incision

Q: Bleeding from incision in breast fold one week 2 days post op. How worried should I be?

Submitted by Q-A from clee on Mon, 09/05/2016 - 20:09

I've been bleeding small amounts for days from my incision. I can see a small yellow spot could that be the stitches showing through or more likely to be infection? I sent a photo to my PS but they have yet to get back to me. How worried should I be?

A: Spotting and discoloration of steri-strips is common

Light spotting with either red or clear yellow fluid under the steri-strips is common early after surgery. You should be fine waiting on your surgeon to reply if dressings are not saturated and there are no other unusual findings.

Going under the knife. Where to cut?

Submitted by Liz S Admin on Sat, 09/15/2012 - 10:29

There are various kinds of plastic surgery that can be performed. Ranging from abdominoplasty (“tummy tuck”) to rhinoplasty (“nose job”), but one of the most popular ones, especially among women, is breast augmentation.

Deciding on what type of breast implants to use is not the only difficult decision to make. Plastic surgery after all is a surgical procedure that requires making incisions on the skin. Scaring is typical after an incision is performed and it is unavoidable. Deciding where an incision will be done will determine where the scaring will be located. In a breast augmentation, the three commonly performed incisions are the infra-mammary incision, the peri-areolar incision, and the trans-axillary incision.

The infra-mammary incision is an incision that is done in the breast fold, which is the crease under the breast where it meets the chest. This is the most common incision in that it offers the plastic surgeon direct visual access making it easier to place the breast implants. Both silicone and saline breast implants can be inserted through this incision. If using silicone breast implants, this incision is preferred, especially if they are large sized ones.

The peri-areolar incision is done on the lower border of the nipple, where it will be hidden between the darker colour of the nipple and the lighter colour of the skin. Both implants can be inserted, but the size of silicone implants may be restricted depending on the border and size of the areola. This incision also gives the plastic surgeon direct visual access.

The trans-axillary incision is an incision done in the armpit. The scar can be noticeable when a woman wears sleeveless clothes. Saline breast implants are preferred over silicone breast implants when this incision is done. It is very hard to position large silicone breast implants and there is no direct visual access for the plastic surgeon. Small silicone breast implants are a better option when using this incision.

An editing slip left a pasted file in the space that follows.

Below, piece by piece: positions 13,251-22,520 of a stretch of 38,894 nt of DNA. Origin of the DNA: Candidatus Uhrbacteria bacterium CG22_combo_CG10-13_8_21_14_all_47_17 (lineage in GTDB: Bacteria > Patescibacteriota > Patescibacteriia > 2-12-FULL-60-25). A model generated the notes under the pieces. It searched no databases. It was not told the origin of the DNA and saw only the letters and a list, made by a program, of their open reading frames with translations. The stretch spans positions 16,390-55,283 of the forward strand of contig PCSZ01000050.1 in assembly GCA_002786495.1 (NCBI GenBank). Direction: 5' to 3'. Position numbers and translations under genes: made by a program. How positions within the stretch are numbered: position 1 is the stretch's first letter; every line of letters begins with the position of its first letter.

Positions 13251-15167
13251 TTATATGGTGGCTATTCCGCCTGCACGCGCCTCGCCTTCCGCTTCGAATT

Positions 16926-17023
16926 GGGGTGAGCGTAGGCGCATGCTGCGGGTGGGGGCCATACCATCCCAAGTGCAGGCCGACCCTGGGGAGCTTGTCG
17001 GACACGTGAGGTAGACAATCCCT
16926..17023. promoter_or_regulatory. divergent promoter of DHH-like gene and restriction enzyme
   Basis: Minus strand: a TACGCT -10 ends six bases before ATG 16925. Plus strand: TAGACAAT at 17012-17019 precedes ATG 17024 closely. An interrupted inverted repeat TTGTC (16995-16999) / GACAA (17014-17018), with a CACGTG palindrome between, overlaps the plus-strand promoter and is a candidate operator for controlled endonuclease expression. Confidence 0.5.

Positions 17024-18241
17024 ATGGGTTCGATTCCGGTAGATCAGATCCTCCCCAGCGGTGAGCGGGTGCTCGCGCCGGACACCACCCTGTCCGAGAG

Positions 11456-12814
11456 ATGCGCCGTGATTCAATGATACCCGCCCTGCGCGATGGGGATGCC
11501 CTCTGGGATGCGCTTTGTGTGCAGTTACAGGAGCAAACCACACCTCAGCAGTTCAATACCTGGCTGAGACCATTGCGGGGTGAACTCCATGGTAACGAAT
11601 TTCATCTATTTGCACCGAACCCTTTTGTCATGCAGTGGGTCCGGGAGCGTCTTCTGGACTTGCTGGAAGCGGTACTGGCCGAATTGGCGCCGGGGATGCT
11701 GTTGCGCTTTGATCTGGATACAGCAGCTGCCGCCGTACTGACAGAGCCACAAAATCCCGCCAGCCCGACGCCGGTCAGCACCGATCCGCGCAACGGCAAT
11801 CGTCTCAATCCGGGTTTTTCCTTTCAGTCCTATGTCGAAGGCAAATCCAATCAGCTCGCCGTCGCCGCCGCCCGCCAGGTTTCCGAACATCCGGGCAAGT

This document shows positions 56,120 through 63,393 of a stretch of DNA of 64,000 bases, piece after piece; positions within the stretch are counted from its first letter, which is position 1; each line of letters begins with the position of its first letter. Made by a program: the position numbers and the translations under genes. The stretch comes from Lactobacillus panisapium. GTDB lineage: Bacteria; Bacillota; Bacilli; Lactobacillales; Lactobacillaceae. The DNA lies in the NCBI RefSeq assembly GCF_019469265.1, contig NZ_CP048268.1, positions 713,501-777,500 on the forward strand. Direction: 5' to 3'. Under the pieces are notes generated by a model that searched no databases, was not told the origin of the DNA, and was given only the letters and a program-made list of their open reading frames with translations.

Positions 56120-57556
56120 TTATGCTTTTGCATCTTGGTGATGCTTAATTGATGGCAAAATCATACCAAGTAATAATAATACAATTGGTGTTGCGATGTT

Regardless of the incision that is made, a scar will follow. It is an unavoidable end result of a breast augmentation but after obtaining the desired breast size, shape, and look, the scaring will be forgotten with time as the new breasts will steal the spotlight.

Q: Hardness Around the Incision Site 4 Years Post Breast Augmentation - What Can I do About it?

Submitted by Q-A from clee on Fri, 05/13/2011 - 11:38

A: Many reasons for this but do require at least photo

There are many potential reasons for this.  While not exhaustive, a short list of possible causes includes keloid scar, inclusion cyst, ectopic breast or fat. More precise comments as to your situation might be possible if you are able to upload a photo. Even better would be a visit with your plastic surgeon.

Q: 3 Months Post Breast Augmentation: Experiencing Pain

Submitted by Q-A from clee on Fri, 05/13/2011 - 07:03

It's been a week now that i feel localized pain on my left breast (the pain is like a bruise). I feel the pain on the sides of my left nipple toward my left arm. I also feel the pain on the incision site after I wear my none wire bra (like there's a feeling of heaviness), every time I bend over (this time on the side of the left nipple again but extending medially) & when sleeping on my left side. Is this something serious or it's just a sign of drop and fluff? Thank you for the replies docs.

A: Scar maturation with more time will likely improve your symptoms.

If all else is normal and unchanged, then it is highly likely that your symptoms are a result of an immature scar.  The normal progress is for these symptoms to become progressively better with lower frequency and amplitude of discomfort.  Usually all symptoms resolve by 6 months.  If your discomfort deviates beyond these parameters, you should return to see your plastic surgeon.  He will be able to examine your breast to rule out other possible issues as well as provide you with insight on how to manage the discomforts during this period of scar maturation.